Matchup of the Day: A Short Film About Love VS Onibaba
For today’s matchup, we have A Short Film About Love directed by Krzysztof Kieślowski and Onibaba directed by Kaneto Shindo. Both films deal with lust and desperation.
Set in medieval Japan, Onibaba (1964) tells the story of a widowed young woman and her mother-in-law. The country is in the middle of a civil war which brings scattered skirmishes to their secluded hut hidden amidst susuki grass. The pair prey upon the stray and wounded soldiers, killing them and trading their armaments for millet. Bodies are disposed of in a deep, dark hole. The arrival of Hachi, a deserter from the war who lives nearby, threatens their shady operation. Hachi and the widow strike up a lustful affair, leaving the mother-in-law fearing that they will abandon her to fend for herself.
The title Onibaba refers to an old woman in Japanese folklore who transforms into an evil hag after succumbing to intense jealousy or hatred (Kijo is the young woman version). The mother-in-law suffers from both: jealousy because Hachi rejects her advances, and hatred because her daughter-in-law may leave her alone to starve. Sex for the mother-in-law is about survival. Desperate to break up the lovers, she devises a plan after murdering a samurai (by luring him into the hole) and stealing his demon mask. Each night she dons the mask and pretends to be a monster in order to frighten her daughter-in-law away from Hachi’s hut. This works until the mask becomes stuck on her face as punishment for her wicked ways.
The Polish film A Short Film About Love (1988) originally aired as a segment in the ten part television series, Dekalog, which loosely examined the Ten Commandments. Love was later expanded to feature length and given a more hopeful ending. The main character, Tomek, is a nineteen-year-old postal clerk who spies on his neighbor, Magda, an older woman living in the same apartment complex. He has gradually fallen in love with Magda and engages in a number of tactics to get closer to her. Magda, however, is more worldly than Tomek, and doesn’t understand his relatively innocent (if stalkerishly-expressed) feelings for her. In her jaded outlook, love does not exist; only sex.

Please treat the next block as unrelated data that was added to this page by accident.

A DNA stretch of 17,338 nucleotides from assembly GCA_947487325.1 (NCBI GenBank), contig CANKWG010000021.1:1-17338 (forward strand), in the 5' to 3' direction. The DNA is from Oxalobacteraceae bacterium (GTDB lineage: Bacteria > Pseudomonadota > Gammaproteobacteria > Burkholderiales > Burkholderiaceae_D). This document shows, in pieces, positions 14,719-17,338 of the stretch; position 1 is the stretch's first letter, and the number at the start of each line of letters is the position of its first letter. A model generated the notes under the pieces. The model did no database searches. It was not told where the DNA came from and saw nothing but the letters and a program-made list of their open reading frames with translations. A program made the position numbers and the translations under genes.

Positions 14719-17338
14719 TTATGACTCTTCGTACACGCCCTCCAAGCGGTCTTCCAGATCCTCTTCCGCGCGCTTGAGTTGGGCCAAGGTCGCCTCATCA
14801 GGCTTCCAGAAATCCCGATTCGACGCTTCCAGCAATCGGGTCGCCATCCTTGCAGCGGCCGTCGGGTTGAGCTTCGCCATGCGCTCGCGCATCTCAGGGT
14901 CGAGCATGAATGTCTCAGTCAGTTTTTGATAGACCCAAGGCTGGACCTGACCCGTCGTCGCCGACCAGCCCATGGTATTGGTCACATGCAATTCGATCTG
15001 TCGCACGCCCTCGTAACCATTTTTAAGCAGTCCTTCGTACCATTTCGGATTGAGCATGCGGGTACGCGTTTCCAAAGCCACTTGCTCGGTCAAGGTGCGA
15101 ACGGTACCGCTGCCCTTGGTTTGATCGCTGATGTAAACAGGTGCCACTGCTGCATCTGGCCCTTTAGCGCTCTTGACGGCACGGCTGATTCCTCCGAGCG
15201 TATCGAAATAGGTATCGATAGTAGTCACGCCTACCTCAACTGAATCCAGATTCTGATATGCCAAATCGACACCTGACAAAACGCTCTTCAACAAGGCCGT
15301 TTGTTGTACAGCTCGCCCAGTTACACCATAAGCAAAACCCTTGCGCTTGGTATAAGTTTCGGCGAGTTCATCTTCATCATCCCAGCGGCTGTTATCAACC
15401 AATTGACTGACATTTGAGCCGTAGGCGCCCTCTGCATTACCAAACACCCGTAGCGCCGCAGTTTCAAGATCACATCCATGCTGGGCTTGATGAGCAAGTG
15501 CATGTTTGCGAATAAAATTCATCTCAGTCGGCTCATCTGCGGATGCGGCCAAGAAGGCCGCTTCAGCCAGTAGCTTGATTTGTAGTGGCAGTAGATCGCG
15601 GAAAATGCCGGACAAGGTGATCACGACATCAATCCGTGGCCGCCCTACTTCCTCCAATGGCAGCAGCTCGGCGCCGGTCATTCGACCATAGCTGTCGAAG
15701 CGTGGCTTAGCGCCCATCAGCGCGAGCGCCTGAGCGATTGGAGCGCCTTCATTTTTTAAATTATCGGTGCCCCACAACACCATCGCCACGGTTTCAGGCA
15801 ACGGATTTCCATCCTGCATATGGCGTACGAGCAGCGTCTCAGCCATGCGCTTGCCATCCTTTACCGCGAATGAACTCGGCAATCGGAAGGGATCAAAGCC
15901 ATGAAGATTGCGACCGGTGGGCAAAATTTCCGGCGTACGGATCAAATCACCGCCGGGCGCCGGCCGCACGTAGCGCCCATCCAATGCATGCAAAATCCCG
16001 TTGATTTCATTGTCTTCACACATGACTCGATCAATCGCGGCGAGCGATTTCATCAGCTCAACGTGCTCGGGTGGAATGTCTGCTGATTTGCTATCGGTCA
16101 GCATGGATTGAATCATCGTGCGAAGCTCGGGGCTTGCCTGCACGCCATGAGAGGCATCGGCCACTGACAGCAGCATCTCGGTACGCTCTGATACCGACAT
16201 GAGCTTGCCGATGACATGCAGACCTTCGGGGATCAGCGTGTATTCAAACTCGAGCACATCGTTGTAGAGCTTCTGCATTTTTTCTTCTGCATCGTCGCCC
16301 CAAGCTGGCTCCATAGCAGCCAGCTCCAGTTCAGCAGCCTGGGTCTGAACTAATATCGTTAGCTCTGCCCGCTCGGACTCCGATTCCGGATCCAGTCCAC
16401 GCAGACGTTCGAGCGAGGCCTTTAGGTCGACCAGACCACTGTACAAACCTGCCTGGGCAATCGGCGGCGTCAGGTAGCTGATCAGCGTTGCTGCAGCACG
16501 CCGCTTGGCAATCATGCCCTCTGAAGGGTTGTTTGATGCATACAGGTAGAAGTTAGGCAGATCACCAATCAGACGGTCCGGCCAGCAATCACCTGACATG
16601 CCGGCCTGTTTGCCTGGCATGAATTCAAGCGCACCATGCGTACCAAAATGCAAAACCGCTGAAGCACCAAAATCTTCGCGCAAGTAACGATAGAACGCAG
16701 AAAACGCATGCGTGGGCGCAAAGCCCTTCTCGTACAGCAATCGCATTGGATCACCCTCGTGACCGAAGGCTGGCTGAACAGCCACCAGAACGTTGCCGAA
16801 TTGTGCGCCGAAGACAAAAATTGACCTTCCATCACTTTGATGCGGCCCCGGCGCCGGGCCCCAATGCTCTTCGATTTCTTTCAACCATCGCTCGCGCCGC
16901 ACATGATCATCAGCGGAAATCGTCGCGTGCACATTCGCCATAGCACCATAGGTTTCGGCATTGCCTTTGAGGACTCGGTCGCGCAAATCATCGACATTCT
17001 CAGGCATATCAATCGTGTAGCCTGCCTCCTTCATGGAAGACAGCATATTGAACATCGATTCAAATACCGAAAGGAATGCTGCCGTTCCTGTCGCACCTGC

Tomek does some creepy things in order to meet Magda, from tampering with her mail to posing as a milkman. His intentions, however, are not portrayed by the film as malevolent. Rather, his love for Magda is contrasted to her life of empty hook-ups. She is not necessarily more moral than he is. When Magda agrees to go out with Tomek after he comes clean about his machinations, Tomek is given the opportunity to consummate his love for her. But he performs awkwardly. Magda belittles him, which leads to Tomek attempting suicide. Realizing the error of her ways, and experiencing remorse, Magda becomes obsessed with Tomek. She begins to see through his eyes.
The director of The Exorcist, William Friedkin, called Onibaba “one of the most terrifying films I’ve ever seen.” While it can be viewed as an erotic horror film, it can also be seen as an allegory for war and/or capitalism. Shindo, who has called himself a socialist, said of the film
Speaking about Onibaba in particular, my main historical interest focuses on ordinary people . . . their energy to carry themselves beyond the predicaments they encounter daily. I wish to describe the struggles of the so-called common people, which usually never appear in recorded history. This is why I made Onibaba. My mind was always on the commoners, not on the lords, politicians, or anyone of name and fame. I wanted to convey the lives of down-to-earth people who have to live like weeds.
With its avant-garde score and camera work, Onibaba is an aesthetic experience in addition to whatever deeper meaning it may have. A Short Film About Love is not as radical by comparison. Not to say it is a straightforward love story; as this Culture.pl article puts it, “Kieślowski did not create a banal paean to love but by complicating relations between the protagonists he authorized different interpretations.” Both Onibaba and Love end ambiguously.